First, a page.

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26th Feb 2024

Somalia wins over $200m in Brussels donors' conference

  • Commission President Barroso says that piracy must not only be tackled at sea, but on land as well (Photo: European Communities)

Somalia won pledges of over $200 million from international donors on Thursday (23 April) to support increased security within the country.

A total of $213 million (€165m) was committed at a joint United-Nations, European Union and African Union donors' conference in Brussels, with the European Commission pledging €72 million of the figure.

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The monies are to support security measures and police training, with many of the organisers underlining that only by stabilising the country can the international community have any hope of bringing security to Somalia's pirate-infested waters.

"If we only treat the symptoms, piracy at sea, but not its root causes - the decay of the state and poverty - we will fail," said European Commission President Jose Manuel Barrroso, who opened the meeting.

UN Secretary-General Ban Ki-Moon echoed the commission chief's words, saying it was not enough to only tackle the pirate scourge by using the world's navies.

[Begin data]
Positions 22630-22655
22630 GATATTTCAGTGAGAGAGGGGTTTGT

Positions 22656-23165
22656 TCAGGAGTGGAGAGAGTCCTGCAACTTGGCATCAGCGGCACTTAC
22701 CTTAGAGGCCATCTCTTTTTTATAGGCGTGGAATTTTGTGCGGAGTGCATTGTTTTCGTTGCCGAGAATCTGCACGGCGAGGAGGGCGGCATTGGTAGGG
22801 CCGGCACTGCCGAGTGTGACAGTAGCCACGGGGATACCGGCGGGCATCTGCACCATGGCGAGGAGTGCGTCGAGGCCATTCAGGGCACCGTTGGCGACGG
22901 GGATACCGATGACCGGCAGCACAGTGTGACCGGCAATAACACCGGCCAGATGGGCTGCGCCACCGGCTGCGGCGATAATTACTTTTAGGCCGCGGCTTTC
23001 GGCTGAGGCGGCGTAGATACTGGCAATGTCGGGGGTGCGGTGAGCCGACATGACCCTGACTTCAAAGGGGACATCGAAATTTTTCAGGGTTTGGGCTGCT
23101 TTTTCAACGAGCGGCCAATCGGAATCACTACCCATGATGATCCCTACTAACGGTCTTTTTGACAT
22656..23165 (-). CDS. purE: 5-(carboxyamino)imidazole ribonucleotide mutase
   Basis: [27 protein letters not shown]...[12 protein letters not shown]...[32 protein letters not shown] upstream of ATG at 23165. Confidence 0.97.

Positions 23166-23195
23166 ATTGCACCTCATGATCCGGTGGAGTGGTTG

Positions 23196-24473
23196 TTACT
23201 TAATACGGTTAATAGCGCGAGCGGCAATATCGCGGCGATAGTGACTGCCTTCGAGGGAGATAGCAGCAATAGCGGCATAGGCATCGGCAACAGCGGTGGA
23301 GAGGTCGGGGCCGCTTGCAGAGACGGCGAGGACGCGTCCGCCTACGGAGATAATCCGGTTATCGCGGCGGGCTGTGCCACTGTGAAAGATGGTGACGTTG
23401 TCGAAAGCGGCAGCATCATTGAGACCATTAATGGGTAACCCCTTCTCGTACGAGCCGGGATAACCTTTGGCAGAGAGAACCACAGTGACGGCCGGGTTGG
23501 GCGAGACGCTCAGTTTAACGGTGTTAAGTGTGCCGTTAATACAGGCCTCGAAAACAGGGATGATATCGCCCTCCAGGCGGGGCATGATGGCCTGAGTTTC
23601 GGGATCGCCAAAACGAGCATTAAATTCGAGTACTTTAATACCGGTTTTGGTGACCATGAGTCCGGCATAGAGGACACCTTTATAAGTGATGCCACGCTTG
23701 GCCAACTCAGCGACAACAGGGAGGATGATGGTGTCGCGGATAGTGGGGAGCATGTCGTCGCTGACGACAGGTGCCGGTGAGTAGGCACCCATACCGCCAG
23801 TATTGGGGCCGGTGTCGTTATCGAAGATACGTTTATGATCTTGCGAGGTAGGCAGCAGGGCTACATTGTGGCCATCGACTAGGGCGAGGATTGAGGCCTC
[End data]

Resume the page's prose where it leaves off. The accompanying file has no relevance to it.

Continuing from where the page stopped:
"Piracy is not a water-borne disease. It is a symptom of anarchy and insecurity on the ground," he said, adding: "The only lasting security solution for Somalia is one that is owned by the Somali people themselves."

Of the commission's €72 million, €60 million will be used to support around 6,000 soldiers in the African Union Mission in Somalia (AMISOM), the AU's peacekeeping endeavour in the country.

The other €12 million is to back a year's worth of training from the UN Development Programme for 10,000 police officers.

The €72 million security fund comes atop €48 million in humanitarian aid from the EU executive for Somalia committed on Thursday. Commission development spokesman John Clancy said the humanitarian aid sums were fresh cash not previously announced.

Development commissioner Louis Michel said a further €20 million could be added into the the African Union support pot at a later date.

Somalia's new president, Sharif Sheikh Ahmed, was grateful for the financial support.

"I would like to thank the international community for its generosity," he told reporters.

Oxfam, the development NGO, said that in focusing on security issues and funding for troops and police, the conference let the humanitarian crisis that is occurring in the country be overshadowed by the piracy issue.

Over 3.2 million Somalis are in desperate need of emergency assistance, a 77 percent increase since January 2008. More than one million people have fled their homes in the last two years.

"The piracy issue that has grabbed international headlines is a symptom of deeper issues that have gone unaddressed ever since the collapse of the national government in 1991," said Elise Ford, of Oxfam's EU office.

"Without economic opportunities offering alternatives to criminality and without law and order to curb these activities, then the massive economic returns of hijacking ships will continue to drive piracy."

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